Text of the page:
One of the best use case of IoT in manufacturing is to use it to monitor company assets. This can apply in a range of ways. Firstly, sensors can track the details of the manufacturing process to ensure assets are created to the most efficient and high-quality standards. Sensors can also monitor hazardous or perishable goods during transit to maintain safe conditions. While each of these applications involves monitoring, they tend to require different elements of IoT infrastructure. For instance, on-site manufacturing sensors will need AI software to analyze processes. Transit monitoring will need effective mobile security protocols.
Increasingly, the IoT is not simply being utilized to positively impact individual businesses. It has become a collaborative tool for companies to utilize across their partnership networks. The supply chain has been particularly enthusiastic in embracing it to seamlessly track and share key product data during manufacturing, warehousing, logistics, and delivery, no matter how many businesses are involved in the process. Naturally, this requires a shared infrastructure to keep protocols consistent across all businesses.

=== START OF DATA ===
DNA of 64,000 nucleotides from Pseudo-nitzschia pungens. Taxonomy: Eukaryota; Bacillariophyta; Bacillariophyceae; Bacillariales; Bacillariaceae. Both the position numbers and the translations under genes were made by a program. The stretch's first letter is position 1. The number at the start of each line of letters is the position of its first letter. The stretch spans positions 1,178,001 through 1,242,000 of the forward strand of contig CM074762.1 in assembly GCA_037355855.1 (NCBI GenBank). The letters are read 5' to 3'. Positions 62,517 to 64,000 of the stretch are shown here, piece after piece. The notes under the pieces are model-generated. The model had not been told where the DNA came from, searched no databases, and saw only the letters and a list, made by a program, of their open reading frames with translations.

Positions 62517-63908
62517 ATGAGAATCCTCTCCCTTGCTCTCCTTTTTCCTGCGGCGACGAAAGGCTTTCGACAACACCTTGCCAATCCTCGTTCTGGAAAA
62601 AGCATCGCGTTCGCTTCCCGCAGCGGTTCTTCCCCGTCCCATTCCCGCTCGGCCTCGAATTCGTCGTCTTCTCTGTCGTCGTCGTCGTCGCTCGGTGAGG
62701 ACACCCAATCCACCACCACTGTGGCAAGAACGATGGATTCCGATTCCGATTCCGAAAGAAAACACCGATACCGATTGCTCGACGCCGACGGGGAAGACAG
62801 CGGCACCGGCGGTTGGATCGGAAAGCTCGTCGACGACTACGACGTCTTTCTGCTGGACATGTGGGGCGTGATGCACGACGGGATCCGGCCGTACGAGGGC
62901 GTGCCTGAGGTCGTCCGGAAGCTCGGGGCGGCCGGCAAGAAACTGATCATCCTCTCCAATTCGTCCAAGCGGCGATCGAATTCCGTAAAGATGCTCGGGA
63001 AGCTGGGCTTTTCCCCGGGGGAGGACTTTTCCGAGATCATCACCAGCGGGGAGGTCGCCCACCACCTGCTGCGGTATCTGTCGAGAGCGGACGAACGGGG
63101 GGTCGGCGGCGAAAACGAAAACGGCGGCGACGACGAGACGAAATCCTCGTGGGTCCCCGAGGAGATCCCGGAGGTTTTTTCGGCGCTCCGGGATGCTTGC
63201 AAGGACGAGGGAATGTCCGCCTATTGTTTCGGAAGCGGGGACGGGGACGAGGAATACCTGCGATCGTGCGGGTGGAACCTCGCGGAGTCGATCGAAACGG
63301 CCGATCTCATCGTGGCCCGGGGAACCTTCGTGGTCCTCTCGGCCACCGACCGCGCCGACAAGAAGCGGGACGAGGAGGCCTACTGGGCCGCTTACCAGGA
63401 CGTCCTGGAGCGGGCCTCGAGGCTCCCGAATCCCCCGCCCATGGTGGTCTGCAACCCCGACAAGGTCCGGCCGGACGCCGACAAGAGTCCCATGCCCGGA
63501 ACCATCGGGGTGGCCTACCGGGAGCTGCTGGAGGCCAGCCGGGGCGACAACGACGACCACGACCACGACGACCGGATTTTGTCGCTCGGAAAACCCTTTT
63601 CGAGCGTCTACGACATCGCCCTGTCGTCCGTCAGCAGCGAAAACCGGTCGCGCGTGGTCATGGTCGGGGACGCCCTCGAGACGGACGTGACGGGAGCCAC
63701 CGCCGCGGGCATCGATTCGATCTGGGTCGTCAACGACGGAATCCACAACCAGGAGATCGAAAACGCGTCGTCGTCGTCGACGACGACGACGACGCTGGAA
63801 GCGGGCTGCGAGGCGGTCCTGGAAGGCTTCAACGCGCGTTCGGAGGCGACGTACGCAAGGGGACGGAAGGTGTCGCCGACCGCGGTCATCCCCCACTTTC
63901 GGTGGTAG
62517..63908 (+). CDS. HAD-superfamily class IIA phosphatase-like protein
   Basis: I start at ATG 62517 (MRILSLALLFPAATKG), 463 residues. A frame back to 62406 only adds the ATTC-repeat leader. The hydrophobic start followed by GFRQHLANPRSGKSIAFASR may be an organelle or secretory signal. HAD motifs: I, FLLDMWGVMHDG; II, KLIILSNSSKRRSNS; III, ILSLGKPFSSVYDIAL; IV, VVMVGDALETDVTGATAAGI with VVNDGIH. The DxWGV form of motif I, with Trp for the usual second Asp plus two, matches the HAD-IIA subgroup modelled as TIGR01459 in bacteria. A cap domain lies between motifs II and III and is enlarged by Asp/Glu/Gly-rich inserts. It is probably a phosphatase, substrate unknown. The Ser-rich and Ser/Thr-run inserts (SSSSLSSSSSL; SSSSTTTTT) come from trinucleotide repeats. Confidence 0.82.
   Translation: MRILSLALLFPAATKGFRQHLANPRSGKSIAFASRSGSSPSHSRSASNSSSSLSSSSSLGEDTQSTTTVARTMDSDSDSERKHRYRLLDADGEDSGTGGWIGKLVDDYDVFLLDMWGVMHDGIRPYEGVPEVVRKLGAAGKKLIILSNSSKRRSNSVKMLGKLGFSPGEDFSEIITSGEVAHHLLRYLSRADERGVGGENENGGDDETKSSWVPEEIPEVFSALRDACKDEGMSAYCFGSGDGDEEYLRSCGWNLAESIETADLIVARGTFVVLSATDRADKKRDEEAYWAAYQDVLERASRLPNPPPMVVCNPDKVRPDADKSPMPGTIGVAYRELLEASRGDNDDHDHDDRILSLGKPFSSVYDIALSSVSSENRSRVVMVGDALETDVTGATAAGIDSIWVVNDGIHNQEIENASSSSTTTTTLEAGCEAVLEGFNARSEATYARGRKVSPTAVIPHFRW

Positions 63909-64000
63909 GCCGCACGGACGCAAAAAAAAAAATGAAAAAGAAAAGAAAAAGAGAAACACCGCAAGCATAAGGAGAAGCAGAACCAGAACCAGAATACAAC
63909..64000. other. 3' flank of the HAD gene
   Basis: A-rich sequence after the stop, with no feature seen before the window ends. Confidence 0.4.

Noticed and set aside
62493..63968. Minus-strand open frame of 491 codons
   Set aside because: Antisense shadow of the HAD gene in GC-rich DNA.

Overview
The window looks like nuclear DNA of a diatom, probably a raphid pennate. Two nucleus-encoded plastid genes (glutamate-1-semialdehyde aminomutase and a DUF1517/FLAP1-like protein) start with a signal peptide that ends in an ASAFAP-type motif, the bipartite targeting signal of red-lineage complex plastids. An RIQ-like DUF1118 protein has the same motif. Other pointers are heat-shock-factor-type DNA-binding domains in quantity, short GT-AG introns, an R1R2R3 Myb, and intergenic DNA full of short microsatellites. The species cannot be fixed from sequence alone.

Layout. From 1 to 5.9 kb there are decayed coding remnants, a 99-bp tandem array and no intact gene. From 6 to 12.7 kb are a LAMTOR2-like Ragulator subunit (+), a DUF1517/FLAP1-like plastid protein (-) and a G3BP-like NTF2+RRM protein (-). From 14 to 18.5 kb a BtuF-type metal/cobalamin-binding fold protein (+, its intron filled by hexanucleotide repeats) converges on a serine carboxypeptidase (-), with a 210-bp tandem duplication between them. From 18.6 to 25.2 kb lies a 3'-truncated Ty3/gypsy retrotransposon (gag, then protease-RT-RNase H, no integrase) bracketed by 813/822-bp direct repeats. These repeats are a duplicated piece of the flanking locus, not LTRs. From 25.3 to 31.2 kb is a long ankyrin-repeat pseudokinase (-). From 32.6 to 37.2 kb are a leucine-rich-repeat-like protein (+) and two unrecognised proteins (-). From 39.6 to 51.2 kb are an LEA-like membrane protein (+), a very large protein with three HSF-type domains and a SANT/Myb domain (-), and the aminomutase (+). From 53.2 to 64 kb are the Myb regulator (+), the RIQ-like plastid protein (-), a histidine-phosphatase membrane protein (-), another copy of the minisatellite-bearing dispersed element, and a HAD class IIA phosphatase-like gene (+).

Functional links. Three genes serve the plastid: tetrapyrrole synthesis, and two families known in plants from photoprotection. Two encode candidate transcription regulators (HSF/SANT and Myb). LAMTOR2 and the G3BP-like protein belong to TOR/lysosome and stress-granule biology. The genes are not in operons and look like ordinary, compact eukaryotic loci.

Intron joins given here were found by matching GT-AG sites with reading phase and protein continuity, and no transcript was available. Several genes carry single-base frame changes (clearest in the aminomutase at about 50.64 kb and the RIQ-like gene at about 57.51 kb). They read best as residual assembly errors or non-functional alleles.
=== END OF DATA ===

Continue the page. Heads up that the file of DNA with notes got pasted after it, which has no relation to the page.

Successful businesses are frequently subject to risks. Some of these will be the familiar cybercrime hazards of the digital landscape. Others will be physical in nature, such as unauthorized entry onto the work premises or employee health issues. One of the key applications for the IoT at the moment is bolstering safety and security. Sensors that monitor environmental conditions can help mitigate unnecessary toxicity exposure. Wearable devices can also control employee and visitor access to sensitive areas of the business. Solid infrastructure helps to ensure that these systems are constantly running and sharing information.
A solid IoT infrastructure depends on the success of IoT architecture, as well as the strategy your business uses to convert data into intelligence and action.
Some of the finer points of IoT infrastructure may be individualized to meet the needs of your particular business or sector. Nevertheless, it is generally agreed that IoT systems have four main components. The elements of the infrastructure both include these components alongside other tools that help support and bolster them.
These components are: